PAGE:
Rapamycin(Sirolimus) 1mg x 100tabs
Inhibitors of mTOR, including clinically available rapalogs such as rapamycin (Sirolimus) and Everolimus, are gerosuppressants, which suppress cellular senescence. Rapamycin slows aging and extends life span in a variety of species from worm to mammals. Rapalogs can prevent age-related diseases, including cancer, atherosclerosis, obesity, neurodegeneration and retinopathy and potentially rejuvenate stem cells, immunity and metabolism. Here, I further suggest how rapamycin can be combined with metformin, inhibitors of angiotensin II signaling (Losartan, Lisinopril), statins (simvastatin, atorvastatin), propranolol, aspirin and a PDE5 inhibitor. Rational combinations of these drugs with physical exercise and an anti-aging diet (Koschei formula) can maximize their anti-aging effects and decrease side effects.
At first, the discovery of anti-aging properties of rapamycin was met with skepticism because it challenged the dogma that aging is a decline driven by molecular damage caused by free radicals. By now, rapamycin has been proven to be an anti-aging drug. In contrast, anti-oxidants failed in clinical trials [1–9] and the dogma was shattered. In the last decade, anti-aging effects of rapamycin have been confirmed. Anti-aging doses and schedules can be extrapolated from animal studies. Well-tolerated doses with minimal side effects can be deducted based on clinical use of rapalogs. So optimal anti-aging doses/schedules can be suggested. Given that rapamycin consistently extends maximal lifespan in mice, rapamycin will likely allow mankind to beat the current record of human longevity, which is 122 years.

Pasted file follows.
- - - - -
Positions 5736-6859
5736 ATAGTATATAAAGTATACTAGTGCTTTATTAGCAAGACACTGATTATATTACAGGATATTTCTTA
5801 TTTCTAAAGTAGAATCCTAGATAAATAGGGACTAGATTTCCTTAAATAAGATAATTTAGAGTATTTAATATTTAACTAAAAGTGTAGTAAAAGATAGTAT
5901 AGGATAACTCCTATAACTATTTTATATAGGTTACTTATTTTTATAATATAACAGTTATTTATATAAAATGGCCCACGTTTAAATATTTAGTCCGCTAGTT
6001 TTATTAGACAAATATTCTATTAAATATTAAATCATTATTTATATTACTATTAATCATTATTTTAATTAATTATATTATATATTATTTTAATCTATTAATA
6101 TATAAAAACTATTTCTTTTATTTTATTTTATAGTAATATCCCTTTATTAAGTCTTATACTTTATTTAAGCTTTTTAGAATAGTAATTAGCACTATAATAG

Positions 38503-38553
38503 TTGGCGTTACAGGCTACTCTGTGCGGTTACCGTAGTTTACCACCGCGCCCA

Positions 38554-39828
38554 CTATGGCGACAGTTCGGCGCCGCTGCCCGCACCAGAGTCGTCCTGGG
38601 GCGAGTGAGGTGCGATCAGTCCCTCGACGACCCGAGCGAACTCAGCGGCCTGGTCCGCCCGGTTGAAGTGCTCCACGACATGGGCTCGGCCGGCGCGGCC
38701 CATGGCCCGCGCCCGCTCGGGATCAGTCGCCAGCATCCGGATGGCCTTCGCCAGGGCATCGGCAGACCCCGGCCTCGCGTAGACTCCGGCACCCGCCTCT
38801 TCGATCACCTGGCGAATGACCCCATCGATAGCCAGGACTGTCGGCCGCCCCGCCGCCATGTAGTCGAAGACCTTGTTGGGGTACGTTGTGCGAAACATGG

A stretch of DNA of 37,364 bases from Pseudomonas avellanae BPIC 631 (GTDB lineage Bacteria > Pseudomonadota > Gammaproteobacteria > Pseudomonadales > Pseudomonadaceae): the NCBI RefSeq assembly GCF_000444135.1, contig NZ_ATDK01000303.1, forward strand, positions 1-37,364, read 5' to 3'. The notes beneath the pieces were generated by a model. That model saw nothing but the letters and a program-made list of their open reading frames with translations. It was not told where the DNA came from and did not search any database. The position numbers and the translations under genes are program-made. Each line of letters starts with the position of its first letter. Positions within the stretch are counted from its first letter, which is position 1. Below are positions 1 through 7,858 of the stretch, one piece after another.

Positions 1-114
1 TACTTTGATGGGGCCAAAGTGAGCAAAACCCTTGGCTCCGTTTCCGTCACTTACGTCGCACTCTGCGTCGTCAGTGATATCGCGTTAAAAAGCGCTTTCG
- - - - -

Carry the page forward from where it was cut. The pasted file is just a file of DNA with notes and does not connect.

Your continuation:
MTOR: from growth to aging
It was theoretically predicted that stimulation of mitogenic/growth pathways in arrested or quiescent cells must lead to senescence. This conversion from quiescence to senescence is called geroconversion. Cellular senescence is a futile growth, a continuation of cellular growth when actual growth is restricted. Growth-stimulation of arrested cells causes their hypertrophy and hyperfunctions (for example, hyper-secretory phenotype or SASP in senescent fibroblasts).
This can be applied to organismal aging. When developmental growth is completed, then mTOR (mammalian Target of Rapamycin) and some other signaling pathways) drives organismal aging. These pathways stimulate cellular functions, leading to hyperfunctions (for example, hypertension). Secondary, hyperfunctions can lead to loss of functions. Hyperfunction theory links growth, aging and age-related diseases. Suppression of aging prevents or delays age-related diseases.
Age-related diseases are manifestations of advanced aging
Age-related pathologies and conditions include atherosclerosis, hypertension, osteoporosis, obesity, insulin-resistance and type II diabetes, cancer, macular degeneration, Parkinson and Alzheimer’s diseases as well as menopause in women, and many changes in the appearance that are not called diseases (baldness, for example) and presbyopia (a condition that resembles nearsightedness). Stroke, myocardial infarction, heart fibrillation, broken hip, renal and other organs failure are consequences of age-related pathology.
In brief, age-related diseases are both manifestations of advanced aging and causes of death. Aging is the sum of age-related diseases, syndromes and symptoms ranging from wrinkles and presbyopia to stroke and cancer metastasis. Of course, age-related diseases can occur in young patients with either genetic predisposition or due to environmental hazards. However, each of these diseases will develop in the aging organism, even without any predispositions and hazards, if the organism would live long enough. Since aging is not programmed, these diseases develop at different speeds. For example, menopause (in women) and presbyopia develop fast and strike all aging humans. Whereas, Alzheimer disease develops slowly and an elderly person can die from cancer or stroke before Alzheimer disease takes place.
In brief, animals die from age-related diseases, which are manifestations of advanced aging. If a drug delays ALL age-related diseases, it is a classic anti-aging drug because it will extend life span by delaying causes of death. Dosage
For adults, 2 mg / day is taken orally once a day. It should be increased or decreased according to the patient’s condition but not exceeding 4 mg a day! !
For ingestion for anti-aging purposes, we recommend taking 1 mg / day as a rough standard